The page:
Binding:
Hardback
Grade Level:
General/trade
Language:
English
Pages:
400
Dimensions:
9 x 9 x 0.25 in 11.92 oz
Age Level:
from 10

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Related Subjects

Featured Titles » Pulitzer Prize Winners
Fiction and Poetry » Literature » A to Z

The Known World Used Hardcover
0 stars - 0 reviews
$7.95 In Stock
Product details 400 pages Amistad Press - English 9780060557546 Reviews:
"Review" by , "[An] extraordinary novel — the best new work of American fiction to cross my desk in years."
"Review" by , "The particulars and consequences of the 'right' of humans to own other humans are dramatized with unprecedented ingenuity and intensity..."
"Review" by , "A strong, intricate, daring book by a writer of deep compassion and uncommon gifts."
"Review" by , "Jones has written a book of tremendous moral intricacy: no relationship here is left unaltered by the bonds of ownership, and liberty eludes most of Manchester County?s residents, not just its slaves."
"Review" by , "Jones forcefully demonstrates how institutionalized slavery jeopardized all levels of civilized society so that no one was really free. A fascinating look at a painful theme, this book is an ideal choice for book clubs."
"Review" by , "With hard-won wisdom and hugely effective understatement, Mr. Jones explores the unsettling, contradiction-prone world of a Virginia slaveholder who happens to be black."
"Review" by , "If Jones...keeps up this level of work, he'll equal the best ficiton Toni Morrison has written about being black in America."
"Review" by , "The particulars and consequences of the 'right' of humans to own other humans are dramatized with unprecedented ingenuity and intensity, in a harrowing tale that scarcely ever raises its voice...This will mean a great deal to a great many people. It should be a major prize contender, and it won't be forgotten."
"Synopsis" by , From National Book Award-nominated author Edward P. Jones comes a debut novel of stunning emotional depth and unequaled literary power about a black slaveowner and the travails on his plantation.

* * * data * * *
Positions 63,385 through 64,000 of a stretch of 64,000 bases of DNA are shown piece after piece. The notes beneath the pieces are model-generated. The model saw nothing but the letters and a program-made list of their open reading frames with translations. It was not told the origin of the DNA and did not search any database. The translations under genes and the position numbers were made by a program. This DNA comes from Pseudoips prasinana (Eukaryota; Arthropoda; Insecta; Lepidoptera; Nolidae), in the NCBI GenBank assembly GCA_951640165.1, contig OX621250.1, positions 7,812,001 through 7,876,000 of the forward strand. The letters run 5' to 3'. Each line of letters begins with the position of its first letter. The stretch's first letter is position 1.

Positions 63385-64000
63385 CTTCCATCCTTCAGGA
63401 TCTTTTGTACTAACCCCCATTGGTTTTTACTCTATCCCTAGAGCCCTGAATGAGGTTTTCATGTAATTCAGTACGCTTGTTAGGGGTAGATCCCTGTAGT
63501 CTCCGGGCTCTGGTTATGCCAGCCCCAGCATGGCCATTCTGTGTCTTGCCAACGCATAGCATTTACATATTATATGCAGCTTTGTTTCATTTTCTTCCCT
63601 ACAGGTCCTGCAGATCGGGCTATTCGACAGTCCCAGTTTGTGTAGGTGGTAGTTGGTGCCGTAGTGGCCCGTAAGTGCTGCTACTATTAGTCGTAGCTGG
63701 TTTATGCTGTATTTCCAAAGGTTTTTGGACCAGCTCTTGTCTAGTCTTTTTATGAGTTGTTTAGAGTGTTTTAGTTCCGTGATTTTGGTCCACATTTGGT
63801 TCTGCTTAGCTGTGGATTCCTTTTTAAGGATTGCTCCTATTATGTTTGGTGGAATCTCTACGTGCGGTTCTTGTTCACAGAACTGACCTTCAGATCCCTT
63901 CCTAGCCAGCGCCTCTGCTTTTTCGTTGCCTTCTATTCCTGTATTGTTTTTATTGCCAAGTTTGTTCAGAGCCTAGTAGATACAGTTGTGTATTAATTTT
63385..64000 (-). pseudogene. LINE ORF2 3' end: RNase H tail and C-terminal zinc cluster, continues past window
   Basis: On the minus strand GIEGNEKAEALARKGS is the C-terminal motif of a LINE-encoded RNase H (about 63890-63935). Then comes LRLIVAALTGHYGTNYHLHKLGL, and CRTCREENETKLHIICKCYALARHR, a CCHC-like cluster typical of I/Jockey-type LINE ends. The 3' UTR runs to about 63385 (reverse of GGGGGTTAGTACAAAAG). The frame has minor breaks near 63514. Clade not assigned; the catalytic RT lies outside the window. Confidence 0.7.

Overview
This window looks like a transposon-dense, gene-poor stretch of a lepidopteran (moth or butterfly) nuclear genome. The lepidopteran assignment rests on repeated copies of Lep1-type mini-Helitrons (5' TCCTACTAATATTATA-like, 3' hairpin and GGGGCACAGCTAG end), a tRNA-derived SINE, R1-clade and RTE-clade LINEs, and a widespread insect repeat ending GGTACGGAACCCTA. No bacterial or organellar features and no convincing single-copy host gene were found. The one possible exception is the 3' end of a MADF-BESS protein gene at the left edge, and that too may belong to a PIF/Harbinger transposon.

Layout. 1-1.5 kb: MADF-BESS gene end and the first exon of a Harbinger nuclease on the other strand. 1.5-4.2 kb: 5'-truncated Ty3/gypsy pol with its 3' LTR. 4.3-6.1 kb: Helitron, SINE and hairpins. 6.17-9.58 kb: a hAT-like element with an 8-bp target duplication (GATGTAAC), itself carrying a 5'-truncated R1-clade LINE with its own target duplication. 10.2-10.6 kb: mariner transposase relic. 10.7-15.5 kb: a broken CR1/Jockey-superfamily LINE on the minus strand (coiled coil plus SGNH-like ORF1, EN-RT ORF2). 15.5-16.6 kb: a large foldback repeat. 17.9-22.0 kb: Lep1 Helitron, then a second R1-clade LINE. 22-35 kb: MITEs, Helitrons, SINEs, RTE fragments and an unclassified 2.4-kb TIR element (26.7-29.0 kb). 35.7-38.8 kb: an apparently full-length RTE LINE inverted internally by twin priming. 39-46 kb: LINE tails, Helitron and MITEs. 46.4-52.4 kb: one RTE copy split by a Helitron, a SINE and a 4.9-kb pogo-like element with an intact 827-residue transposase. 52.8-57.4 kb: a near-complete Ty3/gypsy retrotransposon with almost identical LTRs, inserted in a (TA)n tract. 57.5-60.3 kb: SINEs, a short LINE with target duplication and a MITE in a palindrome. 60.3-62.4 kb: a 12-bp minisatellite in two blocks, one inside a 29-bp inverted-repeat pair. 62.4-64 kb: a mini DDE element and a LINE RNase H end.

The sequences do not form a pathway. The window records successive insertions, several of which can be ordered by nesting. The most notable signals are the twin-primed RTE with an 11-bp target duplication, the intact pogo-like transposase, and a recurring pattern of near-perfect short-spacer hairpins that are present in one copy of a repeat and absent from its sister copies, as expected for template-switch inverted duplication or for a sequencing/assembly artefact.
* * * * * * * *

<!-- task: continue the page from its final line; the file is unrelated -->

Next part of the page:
"Synopsis" by , Henry Townsend, a black farmer, bootmaker, and former slave, has a fondness for Paradise Lost and an unusual mentor — William Robbins, perhaps the most powerful man in antebellum Virginia's Manchester County. Under Robbins's tutelage, Henry becomes proprietor of his own plantation — as well as of his own slaves. When he dies, his widow, Caldonia, succumbs to profound grief, and things begin to fall apart at their plantation: slaves take to escaping under the cover of night, and families who had once found love beneath the weight of slavery begin to betray one another. Beyond the Townsend estate, the known world also unravels: low-paid white patrollers stand watch as slave "speculators" sell free black people into slavery, and rumors of slave rebellions set white families against slaves who have served them for years.

An ambitious, luminously written novel that ranges seamlessly between the past and future and back again to the present, The Known World weaves together the lives of freed and enslaved blacks, whites, and Indians — and allows all of us a deeper understanding of the enduring multidimensional world created by the institution of slavery.